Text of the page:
Due to the inexact nature of skin and wound healing and the unpredictability of individual patient’s response to surgery, in some instances wide, thickened or elevated scars are also possible with any incision. These scars can also be painful.
In selected cases of Mastopexy (breast lift) surgery, a saline prosthesis, is used in breast augmentation (enlargement) is implanted in order to enhance the shape of the breast. In these cases, all potential risks and complications associated with breast augmentation (enlargement) surgery will apply. In this instance, patients will be given information, instructions and consents for breast augmentation surgery as well as information, instructions and consents for mastopexy (breast lift) surgery.
Any patient proceeding with these procedures must realize that these are major surgical operations with inherent risks and possible complications. These are various types of anesthesia that may also be employed.
General anesthesia is most often used for breast reductions and breast lift (mastopexy) procedures.
These procedures are done in a hospital operating room or outpatient surgical facility under general anesthesia administered by a D.O./M.D. Anesthesiologist or nurse anesthetist (CRNA) under the supervision of a D.O./M.D. Anesthesiologist.
There are certain specific problems that can develop following breast reduction or breast lift surgeries. Some of the specific possible problems include numbness or abnormal sensations or even pain in the nipple or breast area. As previously discussed, obvious, very noticeable and sometimes even painful scars and keloids can develop following this surgery. Quite often women’s breasts are not symmetrical to begin with. Although every effort will be made to make the breasts as symmetrical as possible, asymmetry in the size and shape of the breasts as well as in the nipple location can occur. Palpable masses or areas of hardness within the breast can also occur.
An unlikely, but potential complication, is complete nipple-areola loss which would require reconstruction or rebuilding of the nipple-areola complex which would result in delayed healing as well as further surgery, risk and expense.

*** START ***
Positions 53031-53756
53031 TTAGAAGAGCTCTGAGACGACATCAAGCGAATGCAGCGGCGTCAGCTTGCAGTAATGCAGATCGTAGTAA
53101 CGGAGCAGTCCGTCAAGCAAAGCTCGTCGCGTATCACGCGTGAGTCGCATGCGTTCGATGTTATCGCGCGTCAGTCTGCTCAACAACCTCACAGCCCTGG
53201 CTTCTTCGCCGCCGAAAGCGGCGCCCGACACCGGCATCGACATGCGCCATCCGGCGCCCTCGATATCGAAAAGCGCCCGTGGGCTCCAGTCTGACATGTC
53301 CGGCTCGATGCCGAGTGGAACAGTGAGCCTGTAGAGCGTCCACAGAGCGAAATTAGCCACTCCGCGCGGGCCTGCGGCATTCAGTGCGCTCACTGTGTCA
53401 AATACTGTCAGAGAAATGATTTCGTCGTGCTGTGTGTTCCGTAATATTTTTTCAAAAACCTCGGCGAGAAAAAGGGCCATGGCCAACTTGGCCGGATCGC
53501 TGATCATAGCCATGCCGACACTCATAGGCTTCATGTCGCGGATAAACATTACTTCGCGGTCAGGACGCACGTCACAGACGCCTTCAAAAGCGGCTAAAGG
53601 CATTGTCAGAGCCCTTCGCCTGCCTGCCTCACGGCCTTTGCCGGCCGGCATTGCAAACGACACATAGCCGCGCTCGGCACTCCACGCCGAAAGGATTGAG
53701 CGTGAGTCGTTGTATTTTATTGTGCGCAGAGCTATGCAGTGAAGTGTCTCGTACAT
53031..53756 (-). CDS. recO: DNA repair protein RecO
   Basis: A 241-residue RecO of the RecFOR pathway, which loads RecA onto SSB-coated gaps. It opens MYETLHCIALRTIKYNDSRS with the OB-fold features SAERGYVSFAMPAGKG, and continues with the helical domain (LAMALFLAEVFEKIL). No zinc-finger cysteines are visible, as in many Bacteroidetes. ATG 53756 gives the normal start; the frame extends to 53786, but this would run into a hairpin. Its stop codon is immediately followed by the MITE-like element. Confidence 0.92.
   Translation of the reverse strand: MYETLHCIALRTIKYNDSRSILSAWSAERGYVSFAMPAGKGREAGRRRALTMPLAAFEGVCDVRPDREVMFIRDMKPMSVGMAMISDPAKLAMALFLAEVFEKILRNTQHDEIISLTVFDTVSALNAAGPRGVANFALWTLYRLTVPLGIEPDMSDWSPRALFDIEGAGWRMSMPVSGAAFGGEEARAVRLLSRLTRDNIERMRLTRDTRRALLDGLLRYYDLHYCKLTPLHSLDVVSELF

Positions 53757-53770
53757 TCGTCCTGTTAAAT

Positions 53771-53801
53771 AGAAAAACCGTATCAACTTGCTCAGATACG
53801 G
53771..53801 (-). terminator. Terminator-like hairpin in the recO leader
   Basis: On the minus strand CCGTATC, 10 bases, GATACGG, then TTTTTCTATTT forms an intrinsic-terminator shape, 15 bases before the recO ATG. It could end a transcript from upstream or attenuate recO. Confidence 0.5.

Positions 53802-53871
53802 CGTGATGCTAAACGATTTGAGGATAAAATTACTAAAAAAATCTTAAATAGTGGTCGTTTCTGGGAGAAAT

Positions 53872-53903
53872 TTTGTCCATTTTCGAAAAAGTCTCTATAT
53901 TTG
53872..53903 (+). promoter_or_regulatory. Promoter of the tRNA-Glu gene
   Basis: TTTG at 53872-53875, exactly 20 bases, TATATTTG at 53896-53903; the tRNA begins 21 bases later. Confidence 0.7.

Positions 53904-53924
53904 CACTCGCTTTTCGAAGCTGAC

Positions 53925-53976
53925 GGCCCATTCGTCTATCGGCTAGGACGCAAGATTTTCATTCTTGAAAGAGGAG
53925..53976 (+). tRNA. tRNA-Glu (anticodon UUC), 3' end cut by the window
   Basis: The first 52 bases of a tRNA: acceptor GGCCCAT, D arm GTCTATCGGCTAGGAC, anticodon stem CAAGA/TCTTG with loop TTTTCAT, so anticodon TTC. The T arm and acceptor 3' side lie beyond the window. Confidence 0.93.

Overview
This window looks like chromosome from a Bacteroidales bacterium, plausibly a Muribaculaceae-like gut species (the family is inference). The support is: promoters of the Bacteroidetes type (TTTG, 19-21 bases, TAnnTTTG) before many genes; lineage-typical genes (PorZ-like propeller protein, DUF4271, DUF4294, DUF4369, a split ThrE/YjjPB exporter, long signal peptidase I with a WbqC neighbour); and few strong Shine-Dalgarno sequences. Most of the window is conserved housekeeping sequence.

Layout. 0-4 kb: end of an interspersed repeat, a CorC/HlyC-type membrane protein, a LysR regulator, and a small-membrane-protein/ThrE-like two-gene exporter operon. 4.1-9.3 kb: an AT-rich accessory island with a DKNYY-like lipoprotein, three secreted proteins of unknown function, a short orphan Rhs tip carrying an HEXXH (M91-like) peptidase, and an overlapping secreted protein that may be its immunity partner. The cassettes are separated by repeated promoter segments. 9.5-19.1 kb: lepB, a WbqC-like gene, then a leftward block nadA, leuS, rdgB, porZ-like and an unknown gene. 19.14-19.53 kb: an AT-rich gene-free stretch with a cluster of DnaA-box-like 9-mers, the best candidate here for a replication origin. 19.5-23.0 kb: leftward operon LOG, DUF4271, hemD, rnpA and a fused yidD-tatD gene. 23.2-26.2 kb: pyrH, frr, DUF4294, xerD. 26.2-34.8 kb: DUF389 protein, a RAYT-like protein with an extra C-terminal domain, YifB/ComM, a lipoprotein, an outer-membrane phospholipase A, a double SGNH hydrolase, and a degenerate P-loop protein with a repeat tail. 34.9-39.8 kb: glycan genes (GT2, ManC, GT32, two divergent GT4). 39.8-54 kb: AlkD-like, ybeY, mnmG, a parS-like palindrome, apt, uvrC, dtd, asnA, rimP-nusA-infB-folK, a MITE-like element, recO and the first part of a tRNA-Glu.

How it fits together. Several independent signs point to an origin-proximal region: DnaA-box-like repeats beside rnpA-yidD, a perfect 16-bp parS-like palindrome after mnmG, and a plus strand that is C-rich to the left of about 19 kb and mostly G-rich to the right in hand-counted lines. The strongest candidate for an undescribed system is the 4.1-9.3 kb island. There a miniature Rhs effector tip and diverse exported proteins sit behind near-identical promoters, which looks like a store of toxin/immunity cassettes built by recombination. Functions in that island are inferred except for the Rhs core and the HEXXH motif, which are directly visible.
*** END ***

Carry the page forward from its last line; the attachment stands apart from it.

It must also be realized and accepted that there is as strong a likelihood that reduction patients will be unable to breast feed following breast reduction surgery.
It must also be realized that there are possible risks associated with all forms of anesthesia and medications ranging from very mild to very severe or even fatal.
All of the above considerations must be fully understood prior to any patient proceeding with any of these procedures.
To Prepare for Surgery
To Prepare for Surgery
1. Every patient must have a written medical clearance from his/her family physician with the following:
a) a history and physical and a letter stating that he/she is in good physical condition and able to undergo the surgery.
c) Electrocardiogram if you are forty years of age or older or have cardiac problems
d) Mammogram if requested by physician.
2. Do not take any aspirin or medications that contain aspirin, Advil, Motrin, Ibuprofen or Vitamin E for two weeks prior to surgery and for two weeks following surgery. Tylenol or Extra Strength Tylenol may be taken as needed. Please refer to the list available from the office of aspirin related products to make sure you avoid them for at least two weeks prior to surgery.
3. Patients who smoke must refrain from doing so for at least two weeks prior to surgery and two weeks following surgery. Smoking will increase the risks and possible complications associates with surgery, healing and with anesthesia.
4. If you take any medications such as for your heart or high blood pressure pills, diabetes medication, birth control pills, etc., please be sure to discuss these with Dr. DiGeronimo. You will be given special instructions regarding the taking of these medications prior to the surgery. If you are going to a recovery facility following the surgery, bring all the medications with you on the day of surgery.
5. At least two weeks prior to surgery you may begin taking 1000 mg of Vitamin C, 50mg of Zinc, 200 mg of Bromelain and a multi-vitamin with NO Vitamin E on a daily basis. These are optional.
6. In addition to your prescribed medications, please purchase sterile 4X4 gauge sponges.
7. Carefully shave under the arms 48 hours prior to surgery. If there are any long hairs in the area of the nipples, carefully slip them with a small scissor. DO NOT SHAVE OR PLUCK THEM.
8. On the night before the surgery be certain to take all medications that you have been instructed to take such as antibiotics.
9. On the night before surgery take a shower and wash your hair. Carefully wash your chest, arms, shoulders and underarms. This should be repeated on the morning of surgery. Do not use deodorant or skin lotions after you shower.
10. DO NOT HAVE ANYTHING TO EAT OR DRINK INCLUDING WATER after midnight the night before the surgery unless otherwise instructed by Dr. DiGeronimo.
11. If you are not returning home following the surgery, bring with you an overnight bag in which you have changes of underwear, a fresh robe which opens all the way down the front or pajamas which open all the way down the front, slippers without heels, toiletries and ALL MEDICATIONS.
12. Please be sure to provide the office with the name of someone to contact if necessary. If you are not going to a recovery facility or are not staying overnight in the hospital, please make arrangements to have a responsible adult drive you to and from the surgery and spend at least the first night with you.
The Day of the Surgery
1. As previously stated, shower the morning of the surgery.
2. Brush your teeth (using a very small amount of water) and use a mouthwash on the morning of surgery.
3. Do not wear any makeup, hair spray, jewelry, pantyhose or stockings on the morning of surgery. Leave all valuables at home.